Vintera ’50s Stratocaster models are loaded with a trio of single-coil ’50s-style Strat pickups for that crisp, bell-like tone that helped the Strat eclipse all other electrics. They have updated “Soft V”-shaped necks, a vintage-style six-point synchronized tremolo, plus traditional 5-way switching and controls. Vintera ’50s Stratocaster Modified guitars have a hotter set of pickups, a “Modern C”-shaped neck and feature a more contemporary, two-point synchronized tremolo. The addition of an S-1 switch adds the neck pickup to positions 1 and 2.
’60s Vintera Stratocaster
The Vintera ’60s Stratocaster has all the coveted features, chime and articulation of that helped the Strat dominate the Sixties. It’s equipped with three crisp-sounding ’60s Strat single-coils and a slightly thicker “Mid 60s C”-shaped neck. The Vintera ’60s Modified Strat offers many of the same vintage-style appointments, but with a “Modern C”-shaped neck, S-1 switch and hotter, thicker-sounding pickups.
’70s Vintera Stratocaster
Equipped with an Early ’70s C”-shaped neck and vintage-style frets, the Vintera ’70s Stratocaster offers classic playing feel. Another accurate touch is the flat-staggered pole pieces of the ’70s single-coil pickups, which creates a more balanced response from string to string.
The Jazzmaster hit shelves in 1958 as a decidedly upscale successor to the Telecaster and Stratocaster. It’s curvaceous and immediately eye-catching offset-waist body made it more comfortable and balanced when playing in a seated position. Along with innovations like its floating vibrato and locking tremolo system, the Jazzmaster was the first Fender to feature a rosewood bridge glued to a maple neck, as well as the first Fender to have separate tone circuits. As opposed to the clean, chimey tone of the Tele and Strat, the Jazzmaster was able to elicit a darker, rounded sound via its completely remodeled internal wiring and controls.
Vintera ’60s Jazzmaster
The wide single-coil pickups of the Vintera ’60s Jazzmaster are specially voiced to behave like the originals, with the rich, warm-sounding neck pickup being balanced by the brighter, cutting bridge pickup for a smooth yet articulate sound. The Mid ’60s C”-shaped neck has a painted headstock, and it comes with a vintage-style Jazzmaster floating tremolo. The ’60s Modified version has the same pickup set, but with increased output. It also comes with a “Modern C”-shaped neck, medium-jumbo frets and an Adjusto-matic bridge paired with a floating tremolo.
The Jazz Bass
The Fender Jazz Bass was introduced in 1960. In the same way the Stratocaster and Jazzmaster complemented the Telecaster, the Jazz Bass was a decidedly deluxe follow up to the Precision Bass that offered greater comfort and tonal versatility. The Jazz Bass or “J Bass” served up a fuller tone with sharper attack thanks to its dual eight-pole-piece pickups and more robust control system. While the neck pickup was capable of similar warmth and fullness of a Precision, the J Bass’ bridge pickup produced a clearer, more trebly high end with a growly midrange. The ability to blend these pickups opened up a whole new world of tonal possibilities for bass players.
Vintera ’60s Jazz Bass
The original Jazz Bass had a noticeably more narrow neck than the Precision, particularly towards the nut, which allowed for faster, more intricate playing. The Vintera ’60s model features the same Mid ’60s “C”-shaped neck, plus a pair of ’60s single-coil Jazz Bass pickups for authentic feel and tone. An original-era four-saddle bridge and reverse, open-gear tuning machines provide additional vintage styling.
Vintera ’70s Jazz Bass
Equipped with a ’70s “C”-shaped neck, the Vintera ’70s Jazz Bass has a bound fingerboard with pearloid block inlays found on many ’60s and ’70s J Bass guitars. Two ’70s Jazz Bass single-coil pickups pump out the thick, funky tone of the era, and the ’70s-style stamped open-gear tuning machines add some authentic vintage flair.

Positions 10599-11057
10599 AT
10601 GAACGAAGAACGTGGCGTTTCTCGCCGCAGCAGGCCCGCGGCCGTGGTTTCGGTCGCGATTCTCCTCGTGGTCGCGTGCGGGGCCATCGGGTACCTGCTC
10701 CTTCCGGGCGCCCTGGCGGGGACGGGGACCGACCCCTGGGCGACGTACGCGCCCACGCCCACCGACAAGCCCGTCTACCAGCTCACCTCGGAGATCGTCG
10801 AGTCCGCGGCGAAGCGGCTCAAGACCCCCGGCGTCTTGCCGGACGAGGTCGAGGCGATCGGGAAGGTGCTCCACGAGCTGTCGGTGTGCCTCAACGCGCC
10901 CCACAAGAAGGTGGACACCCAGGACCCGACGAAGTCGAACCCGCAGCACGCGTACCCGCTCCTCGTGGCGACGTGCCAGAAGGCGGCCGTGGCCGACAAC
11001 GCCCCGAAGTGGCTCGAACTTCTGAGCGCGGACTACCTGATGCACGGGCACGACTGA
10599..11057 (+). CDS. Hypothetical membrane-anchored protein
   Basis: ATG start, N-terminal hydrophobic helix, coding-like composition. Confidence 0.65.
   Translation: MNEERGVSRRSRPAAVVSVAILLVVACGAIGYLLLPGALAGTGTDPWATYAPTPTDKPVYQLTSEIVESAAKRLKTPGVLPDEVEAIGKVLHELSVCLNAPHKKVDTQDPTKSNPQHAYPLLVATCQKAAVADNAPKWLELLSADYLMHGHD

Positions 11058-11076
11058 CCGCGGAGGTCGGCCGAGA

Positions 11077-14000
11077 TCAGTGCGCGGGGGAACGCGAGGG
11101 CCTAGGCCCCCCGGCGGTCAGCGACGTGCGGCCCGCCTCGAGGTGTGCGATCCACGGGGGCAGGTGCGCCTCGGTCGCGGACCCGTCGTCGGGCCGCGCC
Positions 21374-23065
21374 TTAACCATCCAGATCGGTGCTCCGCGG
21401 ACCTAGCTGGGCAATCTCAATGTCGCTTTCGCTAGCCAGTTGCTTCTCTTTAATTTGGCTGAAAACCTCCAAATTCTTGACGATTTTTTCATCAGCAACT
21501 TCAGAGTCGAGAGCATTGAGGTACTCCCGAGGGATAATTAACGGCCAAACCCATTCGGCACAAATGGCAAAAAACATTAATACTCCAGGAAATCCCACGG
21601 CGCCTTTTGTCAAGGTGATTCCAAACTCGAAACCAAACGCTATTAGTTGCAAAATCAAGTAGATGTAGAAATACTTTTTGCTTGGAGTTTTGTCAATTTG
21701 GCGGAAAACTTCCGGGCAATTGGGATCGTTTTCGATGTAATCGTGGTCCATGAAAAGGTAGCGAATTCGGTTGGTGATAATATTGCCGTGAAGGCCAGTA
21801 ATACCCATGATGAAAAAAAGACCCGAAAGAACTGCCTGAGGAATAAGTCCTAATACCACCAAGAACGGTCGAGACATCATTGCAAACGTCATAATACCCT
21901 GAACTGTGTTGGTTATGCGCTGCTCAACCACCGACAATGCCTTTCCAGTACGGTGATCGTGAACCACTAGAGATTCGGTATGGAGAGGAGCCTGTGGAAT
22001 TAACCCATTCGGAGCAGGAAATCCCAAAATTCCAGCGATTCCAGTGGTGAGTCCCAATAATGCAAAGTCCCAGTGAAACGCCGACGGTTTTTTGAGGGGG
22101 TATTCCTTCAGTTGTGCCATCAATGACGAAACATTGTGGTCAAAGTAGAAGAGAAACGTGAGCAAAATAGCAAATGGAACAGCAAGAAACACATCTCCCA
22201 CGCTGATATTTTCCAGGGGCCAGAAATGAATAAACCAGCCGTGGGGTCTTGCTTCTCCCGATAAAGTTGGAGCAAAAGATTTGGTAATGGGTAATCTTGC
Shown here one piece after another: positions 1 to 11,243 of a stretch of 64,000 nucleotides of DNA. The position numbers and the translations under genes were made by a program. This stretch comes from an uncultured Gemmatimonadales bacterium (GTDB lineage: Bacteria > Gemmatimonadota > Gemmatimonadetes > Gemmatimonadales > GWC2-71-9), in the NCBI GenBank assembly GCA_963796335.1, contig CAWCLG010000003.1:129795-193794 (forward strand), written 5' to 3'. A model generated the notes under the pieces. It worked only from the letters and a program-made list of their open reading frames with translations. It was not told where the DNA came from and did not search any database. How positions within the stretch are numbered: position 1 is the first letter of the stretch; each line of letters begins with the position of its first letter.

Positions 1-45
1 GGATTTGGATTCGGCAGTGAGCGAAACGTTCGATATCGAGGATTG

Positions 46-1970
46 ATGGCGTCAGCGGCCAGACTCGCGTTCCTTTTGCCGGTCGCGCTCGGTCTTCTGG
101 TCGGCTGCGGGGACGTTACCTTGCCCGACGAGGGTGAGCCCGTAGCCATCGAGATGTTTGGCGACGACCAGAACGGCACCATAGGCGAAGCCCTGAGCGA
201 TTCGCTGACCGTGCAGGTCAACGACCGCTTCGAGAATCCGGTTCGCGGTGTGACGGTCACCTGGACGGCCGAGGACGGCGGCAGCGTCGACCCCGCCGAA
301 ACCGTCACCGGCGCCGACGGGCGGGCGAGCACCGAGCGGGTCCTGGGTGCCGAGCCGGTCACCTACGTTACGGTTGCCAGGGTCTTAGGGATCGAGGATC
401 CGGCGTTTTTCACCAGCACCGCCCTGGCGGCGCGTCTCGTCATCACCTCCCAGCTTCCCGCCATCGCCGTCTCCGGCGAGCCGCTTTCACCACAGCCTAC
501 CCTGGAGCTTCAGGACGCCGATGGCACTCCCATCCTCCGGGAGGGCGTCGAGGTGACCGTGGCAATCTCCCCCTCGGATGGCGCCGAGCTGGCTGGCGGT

Originally released in 1962, the Jaguar was the first Fender with 22 frets (as opposed to 21 frets found on a Tele or Strat), and a shorter 24” scale length, which was intentionally closer to that of a standard Gibson. The extra fret and shorter string length make for faster playing and a more comfortable feel. Along with its elaborate circuitry and distinctive chromed-out control panels, the Jaguar featured high-output, Strat-like pickups with claw-like metal shielding at the base and sides that made them less prone to noise. While the short-scale wonder was initially adopted by surf guitarists and saw a sudden resurgence in the punk explosion of the ’70s, it was its use by prominent grunge players of the ’90s that made launched into legendary status.
Vintera ’60s Jaguar
The Vintera ‘60s Jaguar features a pair of ’60s Jaguar pickups—a chimey single-coil in the neck with a more aggressive, bitey single-coil in the bridge position. It has Mid ’60s “C”-shaped neck, and a vintage-style Jaguar floating tremolo and bridge. The Vintera ’60s Jaguar Modified has a more contemporary set of high-output Atomic humbuckers, a “Modern C”-shaped neck, plus on/off slider switches and a tone cut slider.
The Mustang & Mustang Bass
Introduced in 1964, the Mustang was the follow up to the Musicmaster and Duo-Sonic in Fender's student series. It was the first of the student models to feature an offset waist, as well as the first in this range to feature a vibrato system. Like the Jaguar, the Mustang had 22-frets, a shorter 24” scale, and its control knobs were mounted on a chrome plate. In 1966, Fender introduced the Mustang Bass, which featured a short 30” scale and a split-coil pickup. Though originally intended for younger, developing players, by the ’90s, the Mustang found its way into the hands of grunge players, shoegazers and Britpop superstars.
Vintera ’60s Mustang
Delivering plenty of signature punch from a pair of ’60s Mustang single-coils, the Vintera ’60s Mustang also features a ’60s “C”-shaped maple neck, a vintage-style floating tremolo, and classic pickup slider switches.
Vintera ’60s Mustang Bass
The Vintera ‘60s Mustang Bass is loaded with a growling and punchy split-coil ’60s-style pickup, a slightly thicker, period-accurate Mid ’60s “C”-shaped neck, 19 vintage-style frets and a short 30” scale for classic playing feel.
The Vintera Series
The iconic aesthetics and tonal qualities of the different periods of Fender instruments are a direct reflection of the needs of the players at the time and of the musical and cultural shifts of each decade. We hope this breakdown of the Vintera Series helps put the rich history of these instruments into better context. If your ultimate goal is to own a vintage instrument, but you don’t know where to start, the Vintera Series is the perfect way to get your feet wet and develop your preferences before you pull the trigger on a vintage guitar.